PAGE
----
Co-living is a rapidly growing trend in urban areas of the UK and around the world and with good reason. But this smart housing move may be a good choice for more than one reason. Co-living is undoubtedly helping to end the loneliness epidemic.
Increasingly popular, web searches for things like ‘co-living London’ and for co-living opportunities in other major cities have been on the increase in recent years and more so in recent times. This reflects the growing need for more people to find ways in which to combat the loneliness many experience, particularly in large and busy major cities around the world.
What Is Co-Living?
For those working and living in an urban area or big city, rent can often take up a huge chunk of your income, leaving very little left to enjoy the city around you. With co-living this doesn’t need to be the case. Co-living is a modern form of communal living, which involves renting a private room and en-suite while benefiting from a communal kitchen and living area plus utilities.
Rent is significantly lower than renting a private apartment and often utilities are included in the rent. Co-living can be a perfect option for those moving to a new city, as the communal spaces make for a pre-built community, making city loneliness a thing of the past.
Co-living has become a popular option with young entrepreneurs, keen to experience city life and share ideas, inspirations and spaces. Certain co-living spaces are specifically designed with entrepreneurs in mind, giving a communal working space to encourage collaboration and idea sharing.
How Does Co-Living Work?
Although co-living spaces can come in all shapes and sizes, generally a co-living space will be a family style house converted to accommodate co-living. Each bedroom will be converted to accommodate a single tenant or couple, with a private bedroom and bathroom.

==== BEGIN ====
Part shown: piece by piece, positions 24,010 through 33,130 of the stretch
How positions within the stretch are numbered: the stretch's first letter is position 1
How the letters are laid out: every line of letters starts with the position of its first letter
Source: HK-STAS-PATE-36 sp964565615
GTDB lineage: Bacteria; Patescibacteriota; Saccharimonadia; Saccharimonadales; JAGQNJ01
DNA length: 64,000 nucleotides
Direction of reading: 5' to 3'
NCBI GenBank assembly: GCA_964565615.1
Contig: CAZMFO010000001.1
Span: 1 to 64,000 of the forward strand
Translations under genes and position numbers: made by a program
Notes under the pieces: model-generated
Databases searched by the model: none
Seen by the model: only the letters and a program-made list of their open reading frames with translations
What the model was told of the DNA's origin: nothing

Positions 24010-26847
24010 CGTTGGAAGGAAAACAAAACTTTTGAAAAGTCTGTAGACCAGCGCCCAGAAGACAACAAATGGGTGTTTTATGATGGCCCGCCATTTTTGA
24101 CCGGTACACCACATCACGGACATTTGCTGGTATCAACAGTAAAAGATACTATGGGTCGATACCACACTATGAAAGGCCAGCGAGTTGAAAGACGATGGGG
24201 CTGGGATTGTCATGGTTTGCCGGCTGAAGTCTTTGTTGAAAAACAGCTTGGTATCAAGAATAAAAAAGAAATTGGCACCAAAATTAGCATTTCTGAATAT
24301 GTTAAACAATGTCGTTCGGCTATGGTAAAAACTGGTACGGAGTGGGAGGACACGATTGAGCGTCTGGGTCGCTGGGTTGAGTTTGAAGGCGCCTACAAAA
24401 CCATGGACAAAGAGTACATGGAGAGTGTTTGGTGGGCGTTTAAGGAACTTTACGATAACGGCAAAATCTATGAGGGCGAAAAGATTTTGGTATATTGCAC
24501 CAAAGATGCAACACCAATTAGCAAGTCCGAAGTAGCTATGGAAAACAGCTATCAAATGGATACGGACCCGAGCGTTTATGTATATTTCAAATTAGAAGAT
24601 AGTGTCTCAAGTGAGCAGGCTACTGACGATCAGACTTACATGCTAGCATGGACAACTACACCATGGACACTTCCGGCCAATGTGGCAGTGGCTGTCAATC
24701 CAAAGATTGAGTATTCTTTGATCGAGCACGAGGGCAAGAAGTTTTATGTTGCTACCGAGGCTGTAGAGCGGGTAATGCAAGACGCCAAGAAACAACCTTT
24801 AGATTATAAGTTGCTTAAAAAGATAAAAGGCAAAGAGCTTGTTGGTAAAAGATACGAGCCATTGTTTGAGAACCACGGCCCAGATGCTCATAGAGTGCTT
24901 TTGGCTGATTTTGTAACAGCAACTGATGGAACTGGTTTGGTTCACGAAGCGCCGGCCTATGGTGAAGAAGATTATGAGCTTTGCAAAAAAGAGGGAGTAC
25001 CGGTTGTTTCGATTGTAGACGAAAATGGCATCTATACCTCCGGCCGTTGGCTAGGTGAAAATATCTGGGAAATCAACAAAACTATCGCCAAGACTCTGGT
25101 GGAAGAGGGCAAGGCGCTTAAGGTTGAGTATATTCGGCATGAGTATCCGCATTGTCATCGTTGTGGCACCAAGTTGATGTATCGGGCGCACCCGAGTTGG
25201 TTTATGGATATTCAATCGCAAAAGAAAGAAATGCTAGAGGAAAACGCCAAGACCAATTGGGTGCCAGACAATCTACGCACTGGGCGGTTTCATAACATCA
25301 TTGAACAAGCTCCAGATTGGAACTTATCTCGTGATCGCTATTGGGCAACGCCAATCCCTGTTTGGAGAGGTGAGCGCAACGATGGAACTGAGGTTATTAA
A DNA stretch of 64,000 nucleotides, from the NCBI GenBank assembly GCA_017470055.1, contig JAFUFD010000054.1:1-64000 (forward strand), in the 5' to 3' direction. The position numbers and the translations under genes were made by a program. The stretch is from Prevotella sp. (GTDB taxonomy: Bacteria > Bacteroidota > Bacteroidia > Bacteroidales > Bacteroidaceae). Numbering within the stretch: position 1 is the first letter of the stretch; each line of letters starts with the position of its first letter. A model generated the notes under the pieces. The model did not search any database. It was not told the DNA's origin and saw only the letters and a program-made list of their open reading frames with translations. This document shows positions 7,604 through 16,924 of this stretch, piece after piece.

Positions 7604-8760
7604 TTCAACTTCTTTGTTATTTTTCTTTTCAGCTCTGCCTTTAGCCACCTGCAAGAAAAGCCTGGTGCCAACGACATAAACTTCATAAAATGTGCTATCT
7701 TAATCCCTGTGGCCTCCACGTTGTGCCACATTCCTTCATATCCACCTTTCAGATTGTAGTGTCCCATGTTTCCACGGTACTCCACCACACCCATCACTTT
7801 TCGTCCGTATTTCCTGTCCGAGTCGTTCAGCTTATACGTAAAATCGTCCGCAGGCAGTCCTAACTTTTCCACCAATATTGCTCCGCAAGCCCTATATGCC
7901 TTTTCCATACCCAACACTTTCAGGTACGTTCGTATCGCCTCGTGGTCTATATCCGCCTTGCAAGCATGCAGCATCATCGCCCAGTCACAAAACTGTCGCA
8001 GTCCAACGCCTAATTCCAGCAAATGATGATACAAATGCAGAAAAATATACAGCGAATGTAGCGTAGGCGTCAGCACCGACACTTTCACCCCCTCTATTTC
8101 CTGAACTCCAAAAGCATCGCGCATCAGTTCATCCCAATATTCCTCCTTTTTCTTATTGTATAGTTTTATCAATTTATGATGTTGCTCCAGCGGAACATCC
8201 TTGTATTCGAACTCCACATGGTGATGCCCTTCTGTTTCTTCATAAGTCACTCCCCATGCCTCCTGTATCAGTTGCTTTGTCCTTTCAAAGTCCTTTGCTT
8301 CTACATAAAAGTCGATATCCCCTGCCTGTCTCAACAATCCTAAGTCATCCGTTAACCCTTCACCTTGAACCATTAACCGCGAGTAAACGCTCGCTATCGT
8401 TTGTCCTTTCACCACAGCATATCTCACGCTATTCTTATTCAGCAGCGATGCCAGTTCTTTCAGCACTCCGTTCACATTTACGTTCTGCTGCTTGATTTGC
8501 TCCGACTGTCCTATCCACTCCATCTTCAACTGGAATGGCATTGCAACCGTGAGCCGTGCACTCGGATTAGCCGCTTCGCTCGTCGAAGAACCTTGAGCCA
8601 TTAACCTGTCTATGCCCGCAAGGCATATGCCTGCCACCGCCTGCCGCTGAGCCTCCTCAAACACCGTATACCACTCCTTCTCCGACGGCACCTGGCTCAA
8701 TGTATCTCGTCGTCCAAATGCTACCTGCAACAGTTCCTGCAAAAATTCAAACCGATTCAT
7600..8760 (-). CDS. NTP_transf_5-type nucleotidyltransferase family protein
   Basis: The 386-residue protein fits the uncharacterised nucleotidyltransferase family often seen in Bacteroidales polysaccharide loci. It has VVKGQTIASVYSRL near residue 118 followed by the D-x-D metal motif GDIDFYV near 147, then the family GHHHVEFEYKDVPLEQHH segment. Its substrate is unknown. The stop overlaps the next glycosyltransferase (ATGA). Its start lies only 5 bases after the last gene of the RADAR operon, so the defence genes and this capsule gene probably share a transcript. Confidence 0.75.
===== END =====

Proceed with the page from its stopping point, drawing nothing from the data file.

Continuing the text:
The communal living spaces will be adapted to fit as many tenants as the landlord desires, make sure there is enough room for everybody to wash their clothes or refrigerate their food.
Tenants will rent a room from the landlord, and rent will often also include bills, utilities and council tax, making it a much more affordable option than living alone. Part of what makes co-living such an attractive option in addition to the savings made are the amenities that residents can make full use of.
For example, many co-living spaces will contain gym and fitness facilities, bars and pubs and potentially even additional services like beauticians offering everything from laser hair removal services to spray tanning and simple haircuts.
Can Co-Living Help to End Loneliness?
Isolation and loneliness have become a national epidemic. It has been suggested that adults under 24 are currently the loneliest age group. With so many young people feeling lonely, co-living could be a solution to the end of this problem.
The perfect blend of private and social space and time. Co-living offers an opportunity for those who want to move to a new city to feel safe and secure that they will have a community around them.
Many co-living spaces have organised community events on a regular basis, allowing their residents to socialise and relax without the pressure of organising an event. The beauty of co-living is that there’s always somebody about to talk to, but no pressure to socialise as you have your own private space.
What Are the Other Advantages of Co-Living?
One of the big advantages of co-living is the affordability aspect. Living and working in a big city can be expensive and spending the majority of your wage on rent is less than ideal.
Co-living spaces come furnished which means another expense you can forget about. This makes them perfect for those moving out for the first time or moving to a new city and leaving everything behind. This makes the move-in process cheap and relatively stress-free.
You will have your own private space. Unlike a traditional house share, co-living has the advantage of clearly defined private space. Your room is your own and having a private bathroom means you will never be late to work because you were queueing outside the bathroom.